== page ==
NECC Observer

The student news website of Northern Essex Community College, Haverhill and Lawrence, Mass.

NECC actor honored

Gwynnethe Glickman awarded “Distinguished Performance in a Play” award from theater fest

NECC student Gwynnethe Glickman has received the “Distinguished Performance in a Play” award from the Kennedy Center American College Theater Festival (KCACTF) for her portrayal of Mash in NECC’s production of Stupid F*cking Bird by Aaron Posner. The production was chosen by the KCACTF to be showcased at is annual regional theater festival in Hyannis, Mass. and was performed there in January, according to Stupid F*cking Bird co-director Brianne Beatrice. According to the Facebook account of KCACTF Region 1 (the KCACTF showcase in which selected Northeastern U.S, colleges perform), the title Glickman won is a national award, and only three other actors in Region 1 received it.

woman, wearing black and white striped t-shirt and black pants is siting on a desk. Man, wearing black shirt and red pants is siting on a stool next to her Photo courtesy NECC Newsroom

Northern Essex Community College students Armando Belliard Harmon of Haverhill portrays Tragorean and Gwynnethe Glickman of Newbury portrays Mash in NECC’s adaptation of Aaron Posner’s play “Stupid F*cking Bird.”

However, the KCACTF is only one of several sources which say Glickman is a talented, hardworking and influential performer; Stupid F*cking Bird’s other co-director Sarah Durning, Newburyport-based actress Vanessa Romaides and Brianne Beatrice all express great admiration and appreciation for Glickman’s acting: an acting style Glickman says is based on improvisation, physicality, and honest communication with other actors and the audience.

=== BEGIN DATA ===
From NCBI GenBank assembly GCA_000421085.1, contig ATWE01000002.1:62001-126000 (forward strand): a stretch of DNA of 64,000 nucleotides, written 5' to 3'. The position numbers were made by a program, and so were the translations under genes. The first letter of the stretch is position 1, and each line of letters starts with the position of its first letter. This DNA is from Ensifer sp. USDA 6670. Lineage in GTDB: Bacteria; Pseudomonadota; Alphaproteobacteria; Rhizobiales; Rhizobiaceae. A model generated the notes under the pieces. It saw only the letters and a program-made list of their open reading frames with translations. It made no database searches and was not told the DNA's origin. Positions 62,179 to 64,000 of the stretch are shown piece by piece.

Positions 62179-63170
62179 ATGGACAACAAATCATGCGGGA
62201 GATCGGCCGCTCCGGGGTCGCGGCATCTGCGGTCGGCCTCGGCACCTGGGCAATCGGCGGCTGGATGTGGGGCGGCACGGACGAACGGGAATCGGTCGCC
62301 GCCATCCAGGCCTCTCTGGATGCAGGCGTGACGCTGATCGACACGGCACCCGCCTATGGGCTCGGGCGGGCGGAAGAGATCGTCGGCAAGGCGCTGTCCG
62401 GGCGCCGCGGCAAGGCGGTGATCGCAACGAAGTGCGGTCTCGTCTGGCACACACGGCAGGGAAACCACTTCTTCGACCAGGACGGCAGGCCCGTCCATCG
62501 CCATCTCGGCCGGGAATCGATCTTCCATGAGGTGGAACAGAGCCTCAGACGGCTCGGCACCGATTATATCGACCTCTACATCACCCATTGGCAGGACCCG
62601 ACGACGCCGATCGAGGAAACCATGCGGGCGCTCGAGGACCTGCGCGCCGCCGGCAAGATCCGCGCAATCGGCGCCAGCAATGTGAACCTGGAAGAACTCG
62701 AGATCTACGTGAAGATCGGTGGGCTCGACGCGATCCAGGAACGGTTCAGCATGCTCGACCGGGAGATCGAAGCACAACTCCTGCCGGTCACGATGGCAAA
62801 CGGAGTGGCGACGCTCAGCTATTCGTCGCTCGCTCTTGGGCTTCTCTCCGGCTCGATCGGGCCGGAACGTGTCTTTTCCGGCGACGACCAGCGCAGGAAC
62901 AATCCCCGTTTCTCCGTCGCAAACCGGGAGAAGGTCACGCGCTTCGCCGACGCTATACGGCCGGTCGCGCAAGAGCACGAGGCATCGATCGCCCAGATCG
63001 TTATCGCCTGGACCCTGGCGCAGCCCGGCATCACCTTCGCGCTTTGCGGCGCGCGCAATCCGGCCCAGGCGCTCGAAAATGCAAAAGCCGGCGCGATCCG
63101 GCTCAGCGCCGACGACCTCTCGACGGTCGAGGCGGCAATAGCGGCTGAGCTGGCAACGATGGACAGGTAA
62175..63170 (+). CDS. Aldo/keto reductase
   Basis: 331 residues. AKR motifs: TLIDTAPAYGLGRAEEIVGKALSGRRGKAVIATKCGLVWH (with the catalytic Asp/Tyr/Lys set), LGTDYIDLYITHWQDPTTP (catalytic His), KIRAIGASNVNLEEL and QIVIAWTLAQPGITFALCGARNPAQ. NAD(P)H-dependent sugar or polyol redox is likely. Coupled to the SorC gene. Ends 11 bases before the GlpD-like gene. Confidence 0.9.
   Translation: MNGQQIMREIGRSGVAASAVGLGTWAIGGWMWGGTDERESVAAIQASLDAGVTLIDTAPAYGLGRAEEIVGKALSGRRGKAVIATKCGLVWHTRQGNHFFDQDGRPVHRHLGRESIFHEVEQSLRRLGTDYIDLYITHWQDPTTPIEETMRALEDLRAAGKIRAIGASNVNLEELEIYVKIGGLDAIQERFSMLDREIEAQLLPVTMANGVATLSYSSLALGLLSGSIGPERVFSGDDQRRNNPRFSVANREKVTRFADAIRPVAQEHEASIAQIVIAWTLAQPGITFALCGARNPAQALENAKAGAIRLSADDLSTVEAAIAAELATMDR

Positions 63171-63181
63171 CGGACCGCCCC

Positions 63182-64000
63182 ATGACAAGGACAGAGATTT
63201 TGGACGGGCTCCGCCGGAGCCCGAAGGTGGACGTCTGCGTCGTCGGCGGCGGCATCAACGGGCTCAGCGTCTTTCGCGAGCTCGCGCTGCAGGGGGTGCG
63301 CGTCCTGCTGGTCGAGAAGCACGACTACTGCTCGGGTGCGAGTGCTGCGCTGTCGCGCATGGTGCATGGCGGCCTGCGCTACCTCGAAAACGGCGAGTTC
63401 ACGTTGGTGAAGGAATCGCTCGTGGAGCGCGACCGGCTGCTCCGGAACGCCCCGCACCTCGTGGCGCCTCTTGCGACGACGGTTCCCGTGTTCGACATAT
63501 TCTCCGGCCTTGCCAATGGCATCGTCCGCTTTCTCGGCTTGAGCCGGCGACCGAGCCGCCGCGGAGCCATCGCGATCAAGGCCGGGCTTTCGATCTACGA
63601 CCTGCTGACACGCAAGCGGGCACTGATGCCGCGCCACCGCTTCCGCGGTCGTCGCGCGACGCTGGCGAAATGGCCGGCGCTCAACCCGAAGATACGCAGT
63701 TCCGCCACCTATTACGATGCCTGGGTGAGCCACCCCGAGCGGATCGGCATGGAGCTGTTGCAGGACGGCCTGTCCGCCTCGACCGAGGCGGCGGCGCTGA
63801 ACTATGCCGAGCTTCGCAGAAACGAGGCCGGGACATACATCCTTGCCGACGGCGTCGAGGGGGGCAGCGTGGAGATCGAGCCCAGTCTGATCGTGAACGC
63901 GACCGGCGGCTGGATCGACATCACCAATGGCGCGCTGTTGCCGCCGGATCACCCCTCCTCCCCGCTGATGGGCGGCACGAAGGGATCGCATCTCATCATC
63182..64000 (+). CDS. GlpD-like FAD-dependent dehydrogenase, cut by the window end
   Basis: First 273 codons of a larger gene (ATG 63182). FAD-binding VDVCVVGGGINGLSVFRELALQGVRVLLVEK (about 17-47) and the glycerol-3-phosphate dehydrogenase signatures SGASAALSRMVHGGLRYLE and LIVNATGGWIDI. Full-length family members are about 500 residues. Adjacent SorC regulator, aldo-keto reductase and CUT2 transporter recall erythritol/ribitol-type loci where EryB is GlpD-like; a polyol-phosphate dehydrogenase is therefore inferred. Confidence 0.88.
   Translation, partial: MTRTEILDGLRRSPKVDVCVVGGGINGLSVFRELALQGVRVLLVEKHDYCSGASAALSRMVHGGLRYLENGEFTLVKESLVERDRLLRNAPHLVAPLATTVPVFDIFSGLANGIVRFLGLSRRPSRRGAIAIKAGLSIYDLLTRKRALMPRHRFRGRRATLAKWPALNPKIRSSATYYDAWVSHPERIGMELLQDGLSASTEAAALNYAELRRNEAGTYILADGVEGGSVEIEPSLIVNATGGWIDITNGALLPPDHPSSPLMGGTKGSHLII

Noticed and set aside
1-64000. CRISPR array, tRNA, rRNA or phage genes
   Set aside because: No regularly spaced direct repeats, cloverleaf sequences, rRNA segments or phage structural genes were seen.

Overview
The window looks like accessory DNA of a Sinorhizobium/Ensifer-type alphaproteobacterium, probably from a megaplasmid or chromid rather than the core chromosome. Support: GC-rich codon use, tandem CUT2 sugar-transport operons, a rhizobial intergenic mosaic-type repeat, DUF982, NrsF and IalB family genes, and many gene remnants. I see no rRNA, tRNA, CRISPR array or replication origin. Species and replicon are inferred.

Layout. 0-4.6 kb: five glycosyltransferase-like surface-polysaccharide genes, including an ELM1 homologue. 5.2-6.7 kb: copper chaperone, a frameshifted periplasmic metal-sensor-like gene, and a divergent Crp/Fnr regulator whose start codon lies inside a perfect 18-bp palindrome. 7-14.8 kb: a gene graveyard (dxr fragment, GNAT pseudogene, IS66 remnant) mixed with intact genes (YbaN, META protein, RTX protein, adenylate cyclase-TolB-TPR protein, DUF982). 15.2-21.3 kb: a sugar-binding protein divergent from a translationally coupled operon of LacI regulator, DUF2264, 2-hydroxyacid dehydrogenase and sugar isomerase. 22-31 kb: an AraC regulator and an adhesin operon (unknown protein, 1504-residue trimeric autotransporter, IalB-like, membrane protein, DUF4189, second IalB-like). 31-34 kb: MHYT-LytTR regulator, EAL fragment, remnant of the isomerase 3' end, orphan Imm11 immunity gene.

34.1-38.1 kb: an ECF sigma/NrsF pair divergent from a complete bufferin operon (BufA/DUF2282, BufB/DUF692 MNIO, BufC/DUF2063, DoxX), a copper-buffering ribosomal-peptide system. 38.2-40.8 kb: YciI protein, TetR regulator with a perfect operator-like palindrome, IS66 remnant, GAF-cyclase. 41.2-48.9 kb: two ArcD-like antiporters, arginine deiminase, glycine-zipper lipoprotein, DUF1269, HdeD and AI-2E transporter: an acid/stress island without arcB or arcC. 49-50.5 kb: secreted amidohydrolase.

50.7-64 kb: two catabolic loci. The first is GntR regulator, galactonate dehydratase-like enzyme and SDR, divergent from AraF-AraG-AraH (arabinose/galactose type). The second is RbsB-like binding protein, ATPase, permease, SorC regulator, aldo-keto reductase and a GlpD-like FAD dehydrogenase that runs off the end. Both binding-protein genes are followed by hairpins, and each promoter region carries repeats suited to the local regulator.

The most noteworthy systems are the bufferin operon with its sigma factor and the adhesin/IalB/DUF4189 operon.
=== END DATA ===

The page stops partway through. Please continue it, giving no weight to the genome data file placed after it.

Glickman, who has been acting since she was in elementary school, says that her method for acting varies with each character she portrays, but that, when playing Mash, she tried to fall into the role and to be as empathetic toward her character, whom Glickman describes as moody and sarcastic, as possible: “I felt like I knew her so well … The way I interacted with people (outside of the show) changed because of Mash. My sarcasm and cynicism were heightened because of her.”

In addition to the empathy she has for her characters, Glickman also draws on her own experiences to make performances organic and honest for audiences. She says she does this especially in darker scenes, since she finds it more difficult to portray darker (emotions she says she feels much less often than lighter feelings): “I think portraying happy, middle-ground characters is a lot easier than when you have to be sad. I like to pull from dark places because I want to feel for the character. I don’t want to just pretend I’m really sad.”

Yet while Glickman says the work an actor does with his or her individual self is important, she stresses that the most important, and some of the more difficult, work actors do in productions is with the rest of the cast: “Ideally you want it to be a communal experience where the cast is exploring together. I think it’s harder to do that work than it is to do the individual work.”